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Signs hang from windows at the UAW Local 1112 union hall, Tuesday, Nov. 27, 2018, in Lordstown, Ohio.
Tony Dejak / Associated Press

Former factory employees in Lordstown are hopeful as national contract negotiations get underway between General Motors and the United Auto Workers union.

The mayor of Lordstown says his village is still waiting to learn whether GM will sell its idle auto plant to electric truck maker Workhorse.

Mayor Arno Hill said he met with GM and Workhorse officials in Columbus earlier this month. But he still has questions, such as who would invest in the plant and whether the company would ask for incentives.

“Right now, we’re just in the wait-and-see mode,” Hill said. “Ideally we’d like to get another General Motors product, so people don’t have to move out of town. But if that doesn’t happen, get us some answers.”

Mark Franko, 28-year General Motors employee, holds an American flag as employees gather outside the plant, Wednesday, March 6, 2019, in Lordstown, Ohio.
Tony Dejak / Associated Press

News about a possible buyer for the General Motors plant in Lordstown is generating a lot of interest in Workhorse, the Cincinnati company involved in the deal.

Signs hang from windows at the UAW Local 1112 union hall, Tuesday, Nov. 27, 2018, in Lordstown, Ohio.
Tony Dejak / Associated Press

New jobs are planned for three General Motors plants in Ohio, and even more new jobs could come to the idled plant in Lordstown. But many unanswered questions remain for both workers and politicians.

General Motors Plans To Sell Lordstown Plant

May 8, 2019
The GM plant in Lordstown, Ohio, closed in 2019 as part of a massive company restructuring.
Tony Dejak / Associated Press

General Motors plans to sell its shuttered factory in Lordstown, Ohio, to a Cincinnati company that builds electric trucks. It offers some good news for a community that lost more than 1,700 jobs when the plant closed earlier this year.

The GM plant in Lordstown, Ohio, closed in 2019 as part of a massive company restructuring.
Tony Dejak / Associated Press

A month after the last Chevy Cruze rolled off the line at GM’s Lordstown plant, some laid off workers are moving away and businesses in the Mahoning Valley are feeling the effects.

Congressman Tim Ryan talks to boxing legend and Youngstown native Ray 'Boom Boom' Mancini at Ryan's first presidential campaign rally held in downtown Youngstown. Ryan joked he would hire Mancini as his White House secretary.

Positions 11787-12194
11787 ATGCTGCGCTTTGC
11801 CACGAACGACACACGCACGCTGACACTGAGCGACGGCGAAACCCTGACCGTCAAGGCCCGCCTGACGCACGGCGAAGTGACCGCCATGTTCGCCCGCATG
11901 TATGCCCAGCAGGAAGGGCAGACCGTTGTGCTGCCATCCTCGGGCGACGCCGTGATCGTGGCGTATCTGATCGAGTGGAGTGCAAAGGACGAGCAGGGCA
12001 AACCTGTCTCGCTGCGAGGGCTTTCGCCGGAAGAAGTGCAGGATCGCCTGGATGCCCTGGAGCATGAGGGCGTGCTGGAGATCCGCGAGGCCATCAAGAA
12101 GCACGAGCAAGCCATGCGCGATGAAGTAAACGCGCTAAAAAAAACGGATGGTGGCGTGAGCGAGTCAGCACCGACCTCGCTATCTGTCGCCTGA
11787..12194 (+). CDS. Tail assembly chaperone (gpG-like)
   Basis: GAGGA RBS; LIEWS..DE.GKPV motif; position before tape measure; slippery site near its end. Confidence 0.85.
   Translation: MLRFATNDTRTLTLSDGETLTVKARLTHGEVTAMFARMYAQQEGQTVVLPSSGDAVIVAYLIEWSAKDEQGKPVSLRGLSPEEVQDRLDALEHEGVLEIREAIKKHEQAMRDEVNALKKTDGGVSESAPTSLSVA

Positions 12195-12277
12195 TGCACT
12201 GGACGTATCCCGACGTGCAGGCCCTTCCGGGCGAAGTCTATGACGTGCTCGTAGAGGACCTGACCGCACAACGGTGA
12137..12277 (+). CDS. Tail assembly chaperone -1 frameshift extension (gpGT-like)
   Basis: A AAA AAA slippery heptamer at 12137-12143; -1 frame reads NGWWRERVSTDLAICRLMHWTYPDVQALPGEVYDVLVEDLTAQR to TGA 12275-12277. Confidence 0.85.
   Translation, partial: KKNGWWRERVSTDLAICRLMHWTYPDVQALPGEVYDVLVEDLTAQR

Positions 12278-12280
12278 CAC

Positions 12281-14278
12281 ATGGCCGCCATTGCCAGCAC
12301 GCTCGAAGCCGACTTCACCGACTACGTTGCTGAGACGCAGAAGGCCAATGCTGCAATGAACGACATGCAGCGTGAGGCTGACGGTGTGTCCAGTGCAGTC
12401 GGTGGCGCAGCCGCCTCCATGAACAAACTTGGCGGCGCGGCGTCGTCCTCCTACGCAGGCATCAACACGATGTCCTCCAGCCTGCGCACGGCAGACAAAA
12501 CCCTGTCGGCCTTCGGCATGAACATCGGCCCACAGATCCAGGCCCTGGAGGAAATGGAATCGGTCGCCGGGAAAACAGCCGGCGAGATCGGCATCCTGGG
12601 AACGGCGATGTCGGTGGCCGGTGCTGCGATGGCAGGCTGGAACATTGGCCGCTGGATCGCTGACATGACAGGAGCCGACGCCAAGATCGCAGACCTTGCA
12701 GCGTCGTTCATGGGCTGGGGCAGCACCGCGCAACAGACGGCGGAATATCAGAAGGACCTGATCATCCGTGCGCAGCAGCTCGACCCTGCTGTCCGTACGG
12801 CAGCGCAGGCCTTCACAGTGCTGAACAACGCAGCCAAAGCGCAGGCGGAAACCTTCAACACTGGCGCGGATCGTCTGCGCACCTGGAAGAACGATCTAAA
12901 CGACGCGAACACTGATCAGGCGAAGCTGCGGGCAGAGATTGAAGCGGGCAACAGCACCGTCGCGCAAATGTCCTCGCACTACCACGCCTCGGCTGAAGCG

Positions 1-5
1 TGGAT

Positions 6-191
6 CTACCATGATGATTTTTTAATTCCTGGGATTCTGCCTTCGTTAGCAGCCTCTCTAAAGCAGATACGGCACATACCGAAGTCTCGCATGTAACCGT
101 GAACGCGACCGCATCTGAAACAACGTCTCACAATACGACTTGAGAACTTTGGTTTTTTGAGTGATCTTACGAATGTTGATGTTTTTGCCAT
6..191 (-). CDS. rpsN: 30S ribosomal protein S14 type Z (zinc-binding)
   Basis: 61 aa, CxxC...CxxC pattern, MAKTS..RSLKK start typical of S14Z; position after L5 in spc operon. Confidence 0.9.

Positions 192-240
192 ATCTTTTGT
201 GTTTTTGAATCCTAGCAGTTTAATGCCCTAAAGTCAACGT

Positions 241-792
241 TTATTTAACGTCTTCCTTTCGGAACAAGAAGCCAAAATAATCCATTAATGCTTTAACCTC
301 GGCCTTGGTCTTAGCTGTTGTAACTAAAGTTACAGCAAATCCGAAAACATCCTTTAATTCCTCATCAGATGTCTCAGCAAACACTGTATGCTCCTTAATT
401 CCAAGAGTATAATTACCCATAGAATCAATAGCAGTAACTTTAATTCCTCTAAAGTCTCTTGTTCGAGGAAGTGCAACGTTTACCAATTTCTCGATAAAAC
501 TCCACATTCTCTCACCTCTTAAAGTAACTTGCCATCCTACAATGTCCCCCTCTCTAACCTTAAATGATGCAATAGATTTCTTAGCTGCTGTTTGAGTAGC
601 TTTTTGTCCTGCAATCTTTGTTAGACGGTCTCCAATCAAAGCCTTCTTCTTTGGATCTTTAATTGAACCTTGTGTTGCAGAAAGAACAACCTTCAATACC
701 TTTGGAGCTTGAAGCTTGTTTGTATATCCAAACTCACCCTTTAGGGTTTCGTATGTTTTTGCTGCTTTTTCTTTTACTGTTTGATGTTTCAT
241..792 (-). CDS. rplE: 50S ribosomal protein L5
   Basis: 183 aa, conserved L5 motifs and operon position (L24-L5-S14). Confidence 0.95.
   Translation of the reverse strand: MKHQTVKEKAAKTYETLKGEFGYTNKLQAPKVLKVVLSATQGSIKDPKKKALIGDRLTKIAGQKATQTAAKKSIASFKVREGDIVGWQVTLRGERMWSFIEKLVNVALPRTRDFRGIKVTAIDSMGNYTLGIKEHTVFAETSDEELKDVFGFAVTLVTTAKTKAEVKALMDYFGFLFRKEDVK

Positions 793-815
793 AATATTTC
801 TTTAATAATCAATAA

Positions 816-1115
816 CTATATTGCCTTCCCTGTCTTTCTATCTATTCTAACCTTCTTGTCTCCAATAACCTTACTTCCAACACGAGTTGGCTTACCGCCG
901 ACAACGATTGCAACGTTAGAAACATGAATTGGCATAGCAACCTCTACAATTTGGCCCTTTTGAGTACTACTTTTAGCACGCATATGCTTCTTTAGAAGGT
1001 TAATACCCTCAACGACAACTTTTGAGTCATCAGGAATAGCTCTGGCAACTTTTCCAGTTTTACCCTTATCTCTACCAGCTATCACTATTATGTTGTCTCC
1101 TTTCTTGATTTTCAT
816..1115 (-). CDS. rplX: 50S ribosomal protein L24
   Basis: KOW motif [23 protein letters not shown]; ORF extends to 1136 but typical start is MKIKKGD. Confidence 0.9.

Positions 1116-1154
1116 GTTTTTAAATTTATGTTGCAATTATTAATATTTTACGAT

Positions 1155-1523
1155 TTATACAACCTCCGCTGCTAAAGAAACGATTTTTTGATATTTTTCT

Kabir Bhatia / WKSU

Tim Ryan rallied voters in his hometown over the weekend, garnering support for his 2020 Democratic presidential campaign. The nine-term Congressman spoke before an enthusiastic crowd in downtown Youngstown on West Federal Street, which was closed off for the event.

It was a frigid 15 degrees on the picket line along the railroad tracks in Wilmerding, Pa. More than 100 union members and activists chanted slogans of solidarity and in favor of a fair contract with Wabtec Corporation — a company that builds freight train locomotives. It turned out to be the final hours of a nine-day walkout by 1,700 workers.

Workers who were recently laid off from General Motors’ Lordstown plant likely will not be among those to benefit from the production of a new electric vehicle (at least not this year), according to GM spokeswoman Cheryl McCarron.

At Lima Rally, Trump Says Ohio Workers 'Better Love Me'

Mar 21, 2019
President Donald Trump speaks during the 2018 Ohio Republican Party State Dinner, Friday, Aug. 24, 2018, in Columbus, Ohio.
John Minchillo / AP

President Donald Trump on Wednesday brought his re-election campaign to Ohio — a state essential to his 2020 strategy — touring a military tank plant and telling many of its cheering workers: "You better love me. I kept this place open."

Trump also used the visit to criticize John McCain, saying the late senator "didn't get the job done for our great vets." He complained that McCain's family didn't thank him for giving the senator "the kind of funeral that he wanted." McCain died last year of brain cancer.

The last Chevy Cruze rolled off the assembly line at the GM plant in Lordstown, Ohio, Wednesday. Workers draped an American flag over the white, four-door sedan. Now, most of the more than 1,500 workers on the last remaining shift will be laid off.

It's down to the final days for the Chevy Cruze at the General Motors assembly plant in Lordstown.

"The last Cruze is scheduled to roll off the production line Wednesday, said Dave Green, president of United Auto Workers Local 1112. "The plant's going to go on official unallocated status as of Friday."

Despite little apparent progress getting a new product for Lordstown, Green remains hopeful that the union might be able to win a new lease of life for the plant during upcoming contract negotiations with the company.

YourVoiceOhio

General Motors will end production this week at the first of five North American plants it wants to close by early next year as part of a companywide restructuring.

Signs hang from windows at the UAW Local 1112 union hall, Tuesday, Nov. 27, 2018, in Lordstown, Ohio.
Tony Dejak / Associated Press

Hundreds of workers at four General Motors plants slated to close by January are facing a painful choice: Take the company's offer to work at another factory — possibly hundreds of miles away — even if that means leaving behind their families, their homes and everything they've built. Or stay and risk losing their high-paying jobs.

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